"Who are we? How did we get here? In studying humankind’s emergence from the primeval mist, palaeoanthropologists seek answers to big and fundamental questions. But the high-mindedness of the pursuit doesn’t necessarily translate to pleasantness in their dealings with one another. The field is famous for petty jealousies, bitter rivalries and simmering feuds. The distinguished American evolutionary anthropologist Dean Falk tells me she has been at conferences where discussions have descended into shouting matches and colleagues have come close to fisticuffs.
At Monash University, Justin Adams suspects infighting occurs in many branches of scientific endeavour, though he gets the impression people who trace the human family tree for a living are inclined to clash more heatedly than most. Human evolution is a subject that arouses strong emotions. Also, “there’s a particular breed who ends up in palaeoanthropology”, Adams says. “There are huge egos associated with this.” [wie in der Kunstgeschichte!]
Another pioneer known for his pugnacity was Louis Leakey, the Kenyan-born founder of a palaeoanthropological dynasty now into its third generation of fossil hunting. The late US primate palaeontologist Elwyn Simons summed up Leakey’s attitude this way: “The fossils I find are the important ones and are on the direct line to man, preferably bearing names I have coined, whereas the fossils you find are of lesser importance and are all on side branches of the tree.”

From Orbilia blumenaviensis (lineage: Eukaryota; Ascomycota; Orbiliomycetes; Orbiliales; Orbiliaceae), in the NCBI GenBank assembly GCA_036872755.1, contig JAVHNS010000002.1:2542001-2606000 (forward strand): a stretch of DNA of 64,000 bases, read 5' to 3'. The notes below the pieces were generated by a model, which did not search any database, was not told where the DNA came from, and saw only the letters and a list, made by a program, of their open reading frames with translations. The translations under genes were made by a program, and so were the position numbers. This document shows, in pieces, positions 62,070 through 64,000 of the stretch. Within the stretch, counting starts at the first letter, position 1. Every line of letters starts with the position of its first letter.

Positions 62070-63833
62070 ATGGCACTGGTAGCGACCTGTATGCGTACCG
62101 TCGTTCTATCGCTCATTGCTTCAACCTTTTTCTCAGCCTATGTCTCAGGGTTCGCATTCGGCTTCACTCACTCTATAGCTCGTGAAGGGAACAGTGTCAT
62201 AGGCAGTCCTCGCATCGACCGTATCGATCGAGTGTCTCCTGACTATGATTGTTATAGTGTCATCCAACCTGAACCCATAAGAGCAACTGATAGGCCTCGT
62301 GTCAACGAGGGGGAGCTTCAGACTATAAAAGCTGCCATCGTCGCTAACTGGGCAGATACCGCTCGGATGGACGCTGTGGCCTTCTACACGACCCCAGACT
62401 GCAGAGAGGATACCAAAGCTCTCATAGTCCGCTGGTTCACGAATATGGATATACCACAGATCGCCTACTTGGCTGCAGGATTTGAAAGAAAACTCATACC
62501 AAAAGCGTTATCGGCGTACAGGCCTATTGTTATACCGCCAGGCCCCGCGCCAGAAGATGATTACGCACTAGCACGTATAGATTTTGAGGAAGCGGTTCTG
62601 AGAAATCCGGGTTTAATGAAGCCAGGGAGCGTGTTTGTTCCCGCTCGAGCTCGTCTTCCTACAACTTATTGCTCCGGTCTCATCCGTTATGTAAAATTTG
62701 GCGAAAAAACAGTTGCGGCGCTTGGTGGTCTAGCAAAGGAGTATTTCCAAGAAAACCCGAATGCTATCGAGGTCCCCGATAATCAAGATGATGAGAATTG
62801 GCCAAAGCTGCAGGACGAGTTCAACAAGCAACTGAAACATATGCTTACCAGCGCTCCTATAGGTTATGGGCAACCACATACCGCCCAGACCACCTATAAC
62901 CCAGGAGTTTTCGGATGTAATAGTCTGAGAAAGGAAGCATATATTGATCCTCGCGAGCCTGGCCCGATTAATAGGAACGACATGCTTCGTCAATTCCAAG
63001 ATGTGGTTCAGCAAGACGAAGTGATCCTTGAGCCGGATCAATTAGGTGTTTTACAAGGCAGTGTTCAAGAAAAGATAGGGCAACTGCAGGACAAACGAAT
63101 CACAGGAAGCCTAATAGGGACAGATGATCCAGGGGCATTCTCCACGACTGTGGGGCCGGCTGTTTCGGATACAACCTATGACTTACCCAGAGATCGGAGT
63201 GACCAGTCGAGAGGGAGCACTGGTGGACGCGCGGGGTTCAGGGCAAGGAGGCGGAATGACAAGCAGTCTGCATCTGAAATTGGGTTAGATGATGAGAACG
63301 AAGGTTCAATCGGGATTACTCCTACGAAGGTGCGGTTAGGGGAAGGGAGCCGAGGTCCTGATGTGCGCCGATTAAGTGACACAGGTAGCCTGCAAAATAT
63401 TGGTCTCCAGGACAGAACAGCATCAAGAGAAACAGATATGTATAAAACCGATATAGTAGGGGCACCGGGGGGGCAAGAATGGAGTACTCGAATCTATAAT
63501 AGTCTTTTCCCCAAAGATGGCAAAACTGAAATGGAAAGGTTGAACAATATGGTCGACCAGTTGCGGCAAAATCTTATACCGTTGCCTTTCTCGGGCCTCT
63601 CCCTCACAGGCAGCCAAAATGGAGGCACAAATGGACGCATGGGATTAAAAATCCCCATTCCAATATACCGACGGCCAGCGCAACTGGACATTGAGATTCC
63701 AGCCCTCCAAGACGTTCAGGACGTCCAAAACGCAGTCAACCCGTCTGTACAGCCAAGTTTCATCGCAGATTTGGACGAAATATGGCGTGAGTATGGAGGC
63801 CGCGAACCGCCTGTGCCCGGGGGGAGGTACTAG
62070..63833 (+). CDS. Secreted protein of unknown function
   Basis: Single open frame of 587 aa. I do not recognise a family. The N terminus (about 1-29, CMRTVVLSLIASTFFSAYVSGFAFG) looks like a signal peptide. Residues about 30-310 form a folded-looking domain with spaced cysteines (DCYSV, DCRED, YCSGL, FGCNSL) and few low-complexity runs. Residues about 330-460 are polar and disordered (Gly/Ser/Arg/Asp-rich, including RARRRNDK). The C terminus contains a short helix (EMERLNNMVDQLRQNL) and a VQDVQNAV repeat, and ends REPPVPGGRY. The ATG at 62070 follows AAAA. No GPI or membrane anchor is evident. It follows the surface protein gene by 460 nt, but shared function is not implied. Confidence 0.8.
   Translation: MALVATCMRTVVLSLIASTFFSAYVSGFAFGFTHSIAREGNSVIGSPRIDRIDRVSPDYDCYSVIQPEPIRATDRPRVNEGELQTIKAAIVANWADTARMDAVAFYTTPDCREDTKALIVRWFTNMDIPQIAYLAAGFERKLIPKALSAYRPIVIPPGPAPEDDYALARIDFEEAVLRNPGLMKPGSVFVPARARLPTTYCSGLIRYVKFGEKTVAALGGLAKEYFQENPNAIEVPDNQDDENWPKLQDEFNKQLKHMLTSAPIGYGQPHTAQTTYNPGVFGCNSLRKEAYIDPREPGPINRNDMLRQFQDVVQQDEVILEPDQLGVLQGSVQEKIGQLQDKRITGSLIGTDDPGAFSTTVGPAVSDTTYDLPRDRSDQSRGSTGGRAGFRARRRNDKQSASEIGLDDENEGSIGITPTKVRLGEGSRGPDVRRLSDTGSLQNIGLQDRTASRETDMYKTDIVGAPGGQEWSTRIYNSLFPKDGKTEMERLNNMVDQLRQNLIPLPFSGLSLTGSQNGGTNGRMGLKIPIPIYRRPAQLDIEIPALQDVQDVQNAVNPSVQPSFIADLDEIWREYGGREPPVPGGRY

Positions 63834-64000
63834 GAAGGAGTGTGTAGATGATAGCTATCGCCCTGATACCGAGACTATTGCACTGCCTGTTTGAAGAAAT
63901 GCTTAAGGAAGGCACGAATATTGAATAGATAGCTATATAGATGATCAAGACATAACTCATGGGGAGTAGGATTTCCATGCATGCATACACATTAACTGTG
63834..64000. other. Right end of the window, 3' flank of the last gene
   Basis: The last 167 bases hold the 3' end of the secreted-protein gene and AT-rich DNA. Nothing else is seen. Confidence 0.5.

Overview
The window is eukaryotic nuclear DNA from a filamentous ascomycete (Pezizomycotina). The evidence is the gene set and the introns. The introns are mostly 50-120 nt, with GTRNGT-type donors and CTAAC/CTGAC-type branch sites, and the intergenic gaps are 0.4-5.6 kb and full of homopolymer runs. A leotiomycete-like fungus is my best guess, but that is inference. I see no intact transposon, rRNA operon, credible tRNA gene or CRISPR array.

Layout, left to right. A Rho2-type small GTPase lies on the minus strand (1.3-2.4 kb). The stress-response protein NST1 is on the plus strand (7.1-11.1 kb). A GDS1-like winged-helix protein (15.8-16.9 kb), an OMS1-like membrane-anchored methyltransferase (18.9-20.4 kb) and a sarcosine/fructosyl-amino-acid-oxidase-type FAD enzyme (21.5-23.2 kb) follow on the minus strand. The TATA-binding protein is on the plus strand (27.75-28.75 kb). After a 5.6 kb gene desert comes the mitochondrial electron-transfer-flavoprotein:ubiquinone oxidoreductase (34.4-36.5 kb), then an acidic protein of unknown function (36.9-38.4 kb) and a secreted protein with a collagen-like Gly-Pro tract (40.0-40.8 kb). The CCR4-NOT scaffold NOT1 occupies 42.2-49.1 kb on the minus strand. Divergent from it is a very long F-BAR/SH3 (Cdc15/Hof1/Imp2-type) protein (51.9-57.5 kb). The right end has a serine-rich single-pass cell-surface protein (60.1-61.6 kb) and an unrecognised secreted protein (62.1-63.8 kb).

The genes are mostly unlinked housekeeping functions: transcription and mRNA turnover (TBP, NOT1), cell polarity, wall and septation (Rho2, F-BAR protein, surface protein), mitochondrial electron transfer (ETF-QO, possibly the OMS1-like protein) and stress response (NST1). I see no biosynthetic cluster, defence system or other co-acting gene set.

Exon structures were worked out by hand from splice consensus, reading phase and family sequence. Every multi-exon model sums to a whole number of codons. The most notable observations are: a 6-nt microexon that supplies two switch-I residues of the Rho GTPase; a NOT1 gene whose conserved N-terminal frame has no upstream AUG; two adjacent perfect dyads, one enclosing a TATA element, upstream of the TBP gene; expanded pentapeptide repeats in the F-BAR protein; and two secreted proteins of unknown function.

Roger Lewin describes palaeoanthropology as a science that is “short on data and long on opinion” [wie in der Kunstgeschichte, aber warum folgen dann so viele Menschen ihren unsinnigen Behauptungen?]. Because of the scarcity of hard evidence of how humans evolved, the temptation is to fill in the gaps with educated guesswork. “When we don’t have much data and we’re using a lot of imagination, we call it a ‘scenario’,” Curnoe says wryly. “That’s code for, ‘We’re largely making it up’.” He adds that even when evidence emerges that exposes flaws in their hypotheses, palaeoanthropologists can be reluctant to change their thinking: “There’s a lot of politics in the field and often not a lot of science, to be quite frank with you. People cling to their pet ideas regardless. And that can play out in some quite nasty ways.” (in: Jane Cadzow, Indiana Bones, the Melbourne archaeology students and the fossil 'jigsaw puzzle' that wowed the world (article of June 20, 2020).